The Federal Emergency Management Agency announced a new policy Tuesday that may end the agency's discrimination against churches, synagogues and other houses of worship in regards to receiving immediate and equal access to federal disaster relief funding.
House Republicans plan to unveil an $81 billion disaster aid package to help hurricane-ravaged communities and states hit by wildfires, almost double the amount requested by President Donald Trump last month.
Theologian and founder of Ligonier Ministries, R.C. Sproul, 78, passed away Wednesday afternoon.
The Supreme Court announced Monday it had declined to hear two Second Amendment cases, leaving intact gun control laws in Maryland that restrict the types of weapons that can be bought, and in Florida that largely prevent gun owners from carrying their weapons in the open.
Russian President Vladimir Putin briefed President Trump by phone Tuesday on Moscow’s plans for ending Syria’s 6-year-old civil war, a development that likely will keep U.S. foe Bashar Assad in power in Damascus and underscores Russia’s growing influence in the Middle East.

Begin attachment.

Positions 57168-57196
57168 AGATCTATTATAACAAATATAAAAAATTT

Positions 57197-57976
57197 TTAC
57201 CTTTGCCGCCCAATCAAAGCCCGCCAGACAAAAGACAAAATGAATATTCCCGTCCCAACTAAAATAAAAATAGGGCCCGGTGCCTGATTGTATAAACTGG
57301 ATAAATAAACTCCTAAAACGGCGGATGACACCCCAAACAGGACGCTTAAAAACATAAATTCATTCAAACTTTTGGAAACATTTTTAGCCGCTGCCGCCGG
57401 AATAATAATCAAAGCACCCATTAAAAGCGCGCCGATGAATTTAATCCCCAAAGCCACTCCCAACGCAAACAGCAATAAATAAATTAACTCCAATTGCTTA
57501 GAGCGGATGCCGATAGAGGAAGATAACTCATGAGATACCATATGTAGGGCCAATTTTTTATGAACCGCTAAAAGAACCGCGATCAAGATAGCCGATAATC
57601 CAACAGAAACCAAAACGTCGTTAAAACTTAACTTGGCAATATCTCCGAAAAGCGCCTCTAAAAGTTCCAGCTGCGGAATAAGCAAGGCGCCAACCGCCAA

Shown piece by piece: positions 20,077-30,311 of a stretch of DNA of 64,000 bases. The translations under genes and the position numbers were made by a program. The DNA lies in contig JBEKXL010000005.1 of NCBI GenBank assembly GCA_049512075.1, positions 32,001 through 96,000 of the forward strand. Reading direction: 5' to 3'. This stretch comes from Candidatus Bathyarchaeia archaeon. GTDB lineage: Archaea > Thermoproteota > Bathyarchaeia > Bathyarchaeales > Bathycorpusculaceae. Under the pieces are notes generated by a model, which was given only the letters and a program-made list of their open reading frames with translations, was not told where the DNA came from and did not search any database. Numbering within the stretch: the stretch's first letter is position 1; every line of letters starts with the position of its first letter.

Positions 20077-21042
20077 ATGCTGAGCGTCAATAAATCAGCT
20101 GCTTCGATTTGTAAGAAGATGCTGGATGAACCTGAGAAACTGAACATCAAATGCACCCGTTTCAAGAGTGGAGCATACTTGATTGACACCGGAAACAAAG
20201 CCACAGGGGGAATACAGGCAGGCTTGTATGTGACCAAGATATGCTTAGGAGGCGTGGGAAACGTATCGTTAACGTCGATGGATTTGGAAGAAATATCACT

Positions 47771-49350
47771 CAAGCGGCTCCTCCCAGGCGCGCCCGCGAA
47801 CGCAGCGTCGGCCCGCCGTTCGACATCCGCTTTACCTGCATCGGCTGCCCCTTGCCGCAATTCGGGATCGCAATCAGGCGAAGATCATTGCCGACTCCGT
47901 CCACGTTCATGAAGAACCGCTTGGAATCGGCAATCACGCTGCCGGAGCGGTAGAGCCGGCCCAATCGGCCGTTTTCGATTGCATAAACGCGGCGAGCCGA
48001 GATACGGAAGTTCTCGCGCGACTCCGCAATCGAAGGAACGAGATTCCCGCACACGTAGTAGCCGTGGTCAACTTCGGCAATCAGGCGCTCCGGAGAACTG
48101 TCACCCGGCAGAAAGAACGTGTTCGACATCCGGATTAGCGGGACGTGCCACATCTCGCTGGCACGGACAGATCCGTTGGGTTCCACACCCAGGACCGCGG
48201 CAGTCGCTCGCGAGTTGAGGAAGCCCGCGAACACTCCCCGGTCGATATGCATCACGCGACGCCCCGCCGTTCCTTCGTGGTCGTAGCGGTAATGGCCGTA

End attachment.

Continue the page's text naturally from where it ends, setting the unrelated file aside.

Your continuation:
Javier Gonzalez has joined a human tide of more than 130,000 U.S. citizens arriving in Florida since Hurricane Maria wrecked Puerto Rico, grateful for a place to start over but resenting how their island has been treated since the disaster.
Economists expect job growth of 310,000 in October, a rebound after the impact of hurricanes Harvey and Irma resulted in a 33,000 decline in September.
Before I called Bernie Sanders, I lit a candle in my living room and put on some gospel music. I wanted to center myself for what I knew would be an emotional phone call.
The House on Thursday passed a $36.5 billion disaster aid bill to help states, Puerto Rico, and the U.S. Virgin Islands recover from a string of natural disasters.
A federal judge has ruled against a Florida county government's prayer policy that bans atheist invocations from its public meetings.
Hurricane Maria caused an estimated $40 billion to $85 billion in insured losses, mostly in Puerto Rico, catastrophe-modeling firm AIR Worldwide said Monday.
Hurricane Irma caused massive flooding as it ripped its way through Florida and the Caribbean last week -- but not for everyone. Tampa Bay residents experienced a bizzare phenomenon that some believe comes straight out of the Bible.
With 25 percent of the homes in the Florida Keys feared destroyed, emergency workers Tuesday rushed to find Hurricane Irma's victims -- dead or alive -- and deliver food and water to the stricken island chain.
Some 5.8 million homes and businesses in Florida and nearby states still had no power on Tuesday after the pummeling from Hurricane Irma, as utility companies scrambled to get the lights back on in one of the biggest power restoration efforts in U.S. history.